It occurs to me that if you like the aggro route it would be fun to make a dedicated haste deck with Akki Lavarunner, Slith Firewalker, Ronin Houndmaster, Oxidda Golem, Lava Hounds, and the like. Surprise!
Dokai, Weaver of Life
Initially I was a little too tricky, using things like Crucible of Worlds and Living Terrain. I settled into a deck whose sole purpose is to put a lot of land on the table and win with either ridiculous fatties or a big Rude Awakening.
If there is one downside to the deck, it's that with Reap and Sow, Creeping Mold, and Eternal Witness, the deck can very easily slip into a focus on land-destruction. As most people know, LD in the Casual room is about as popular as Monoblue permission decks and dedicated discard decks. When I don't blow up opposing land, however, there are very few opponents who can't appreciate the beauty of beating down with 11/11 and 12/12 Elemental tokens.
Kenzo the Hardhearted
The problems were threefold. First, it wasn't a Bushi Tenderfoot deck so much as it was a classic White Weenie deck. Second, it struck me as fairly unoriginal, especially after I played against three similar decks in one evening of play. Finally, it was too similar to my precon experiment, so my interest was quickly waning.
I switched my focus to green. Green is good at boosting creatures' statistics, I figured, and Green can also give creatures trample (good with both Bushi Tenderfoot and Kenzo the Hardhearted). I started the deck with four copies each of the Tenderfoot and Predator's Strike and built from there.
The result is a deck that looks all wrong on paper (Tangle Asp and Horned Helm? Double-white and double-green mana requirements in an aggressive deck? Thirteen creature enhancers?) but is fun as heck to play. When the deck is bad it looks pretty awful, but more often than not it pulls out some amazing--and dynamic--wins. Do some quick math on how much damage Kenzo can inflict with Horned Helm, a couple +1/+1 Test of Faith counters, and a Predator's Strike thrown in for good measure. Yowza.
Goka the Unjust
My first thought in thinking about Initiate of Blood was to combine it with Death Pits of Rath (I know that at first it sounds like anti-synergy, but you just need to make sure the Initiate deals its damage while the triggered effect from Death Pits is on the stack). After that I looked for as many ways of “pinging” an opponent as I could find, then added Gravedigger because I needed more creatures.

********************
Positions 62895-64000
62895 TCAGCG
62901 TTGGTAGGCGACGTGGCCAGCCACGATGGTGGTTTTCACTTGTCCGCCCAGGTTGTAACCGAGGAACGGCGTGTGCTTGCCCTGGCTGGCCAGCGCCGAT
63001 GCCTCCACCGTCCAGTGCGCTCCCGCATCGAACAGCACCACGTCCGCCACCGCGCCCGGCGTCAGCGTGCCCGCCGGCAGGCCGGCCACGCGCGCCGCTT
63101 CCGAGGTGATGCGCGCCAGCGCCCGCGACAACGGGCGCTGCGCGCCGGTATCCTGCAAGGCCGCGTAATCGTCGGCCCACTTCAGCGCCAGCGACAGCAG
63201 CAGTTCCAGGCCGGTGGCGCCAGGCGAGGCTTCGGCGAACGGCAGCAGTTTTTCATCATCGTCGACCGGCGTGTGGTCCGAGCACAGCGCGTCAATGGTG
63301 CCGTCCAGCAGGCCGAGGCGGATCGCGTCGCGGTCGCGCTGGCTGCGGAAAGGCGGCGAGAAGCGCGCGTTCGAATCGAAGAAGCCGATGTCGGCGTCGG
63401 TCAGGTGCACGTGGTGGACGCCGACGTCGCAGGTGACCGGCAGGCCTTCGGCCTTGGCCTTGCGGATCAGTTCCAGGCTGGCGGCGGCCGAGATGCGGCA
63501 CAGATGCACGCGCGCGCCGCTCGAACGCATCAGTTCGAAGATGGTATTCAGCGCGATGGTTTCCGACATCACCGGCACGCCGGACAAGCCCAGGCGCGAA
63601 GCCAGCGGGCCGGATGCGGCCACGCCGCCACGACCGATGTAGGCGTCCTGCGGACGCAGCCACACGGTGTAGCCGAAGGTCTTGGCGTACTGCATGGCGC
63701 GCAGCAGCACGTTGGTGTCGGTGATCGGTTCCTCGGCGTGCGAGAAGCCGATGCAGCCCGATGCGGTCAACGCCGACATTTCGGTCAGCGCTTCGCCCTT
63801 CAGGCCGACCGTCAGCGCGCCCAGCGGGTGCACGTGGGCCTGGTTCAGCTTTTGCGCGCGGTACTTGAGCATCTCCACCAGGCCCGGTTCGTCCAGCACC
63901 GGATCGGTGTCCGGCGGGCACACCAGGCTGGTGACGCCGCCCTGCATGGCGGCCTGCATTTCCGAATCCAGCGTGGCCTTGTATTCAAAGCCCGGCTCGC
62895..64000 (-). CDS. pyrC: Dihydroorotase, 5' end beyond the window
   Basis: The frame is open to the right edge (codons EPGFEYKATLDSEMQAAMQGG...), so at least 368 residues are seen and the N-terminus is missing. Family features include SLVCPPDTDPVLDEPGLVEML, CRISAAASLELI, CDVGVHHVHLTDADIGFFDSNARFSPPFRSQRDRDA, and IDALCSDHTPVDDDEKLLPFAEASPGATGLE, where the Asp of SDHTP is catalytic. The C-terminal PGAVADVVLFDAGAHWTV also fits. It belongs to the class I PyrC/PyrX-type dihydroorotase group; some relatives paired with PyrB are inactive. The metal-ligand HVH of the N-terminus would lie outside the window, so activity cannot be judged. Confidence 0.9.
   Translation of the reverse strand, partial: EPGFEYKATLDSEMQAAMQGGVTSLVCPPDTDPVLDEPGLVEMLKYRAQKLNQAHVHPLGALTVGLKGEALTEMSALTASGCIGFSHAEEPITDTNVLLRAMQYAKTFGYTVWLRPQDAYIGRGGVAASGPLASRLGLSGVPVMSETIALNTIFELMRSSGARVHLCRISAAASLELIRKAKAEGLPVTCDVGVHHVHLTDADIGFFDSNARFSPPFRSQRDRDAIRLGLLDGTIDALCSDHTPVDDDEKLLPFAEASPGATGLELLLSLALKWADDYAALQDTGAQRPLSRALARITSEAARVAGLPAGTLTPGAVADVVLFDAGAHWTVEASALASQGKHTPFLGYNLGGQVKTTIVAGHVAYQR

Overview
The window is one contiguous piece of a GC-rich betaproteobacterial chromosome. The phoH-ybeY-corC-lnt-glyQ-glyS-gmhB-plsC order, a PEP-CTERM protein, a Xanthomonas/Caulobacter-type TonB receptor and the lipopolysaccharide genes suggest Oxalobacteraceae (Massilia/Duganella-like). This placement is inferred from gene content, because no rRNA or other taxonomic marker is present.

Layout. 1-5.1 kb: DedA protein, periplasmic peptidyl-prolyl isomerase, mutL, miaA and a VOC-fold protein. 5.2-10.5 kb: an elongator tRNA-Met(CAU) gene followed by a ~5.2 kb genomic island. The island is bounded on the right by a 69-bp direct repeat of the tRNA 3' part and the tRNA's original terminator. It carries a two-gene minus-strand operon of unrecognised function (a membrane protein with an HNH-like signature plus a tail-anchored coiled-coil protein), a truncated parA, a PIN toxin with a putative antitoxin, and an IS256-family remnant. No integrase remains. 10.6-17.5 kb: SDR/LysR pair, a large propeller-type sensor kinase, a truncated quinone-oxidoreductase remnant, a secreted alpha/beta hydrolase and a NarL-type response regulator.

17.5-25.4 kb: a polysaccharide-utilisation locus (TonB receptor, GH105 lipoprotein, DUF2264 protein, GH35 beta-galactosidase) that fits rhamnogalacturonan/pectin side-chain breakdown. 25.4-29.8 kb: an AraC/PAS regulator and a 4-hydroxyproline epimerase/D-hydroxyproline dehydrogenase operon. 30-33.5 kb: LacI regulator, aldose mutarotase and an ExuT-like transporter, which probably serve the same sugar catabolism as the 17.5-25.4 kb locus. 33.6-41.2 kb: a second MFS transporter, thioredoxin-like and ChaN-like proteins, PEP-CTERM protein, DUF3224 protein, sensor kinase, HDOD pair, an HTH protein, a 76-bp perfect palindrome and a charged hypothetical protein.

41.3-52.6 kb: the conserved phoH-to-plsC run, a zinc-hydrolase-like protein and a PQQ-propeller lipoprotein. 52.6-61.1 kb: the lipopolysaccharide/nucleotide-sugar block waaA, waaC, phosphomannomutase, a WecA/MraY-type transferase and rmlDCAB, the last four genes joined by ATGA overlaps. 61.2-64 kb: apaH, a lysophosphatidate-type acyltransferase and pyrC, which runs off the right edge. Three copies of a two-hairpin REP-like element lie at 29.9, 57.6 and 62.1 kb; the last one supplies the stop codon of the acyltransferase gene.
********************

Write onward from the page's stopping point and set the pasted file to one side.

I like a lot of interactions in this deck, including Death Pits of Rath with Honden of Infinite Rage, the use of Wail of the Nim, and a surprisingly easy time getting Goka the Unjust into play. The problem, really, is that the deck is slow in an environment with explosive decks (not the least of which is Affinity), and it's inconsistent since there's no way to dig for its key cards other than Magma Jet. Still, I've received a lot of “Ooohs” and “Ahhhs” playing it, so it's probably a deck I'll continue to explore.
Tomoya the Revealer
The deck has turned out to be a gem, though, mostly because of its versatility and tricks. It has a minor “cog” theme with Trinket Mage able to search out Aether Spellbomb, extra land (Seat of the Synod), some minor utility (Scrabbling Claws and the anti-Disciple Viridian Longbow), and Spellboook. Thanks to Tomoya the Revealer, it has an alternate win condition by allowing you to deck an opponent if winning a damage race isn't enough. As an added bonus, the deck is legal for Tribal Wars games.
Finally, and easily my favorite trick in the deck, Azami and Tomoya make Empyrial Plate a wrecking ball. I routinely win with 15/17 Graceful Adepts swinging for the fences, or a seemingly-innocuous Blinkmoth Nexus.
As I said, hopefully seeing what I played over the two-week break triggers some inspiration on your part. Already I'm rubbing my chin and wondering what deck monstrosities Kitsune Mystic, Nezumi Graverobber, Nezumi Shortfang, Orochi Eggwatcher, and Student of Elements will bring. Stay tuned.
Until next week, explore your snippets, enjoy your flippers, and Happy New Year!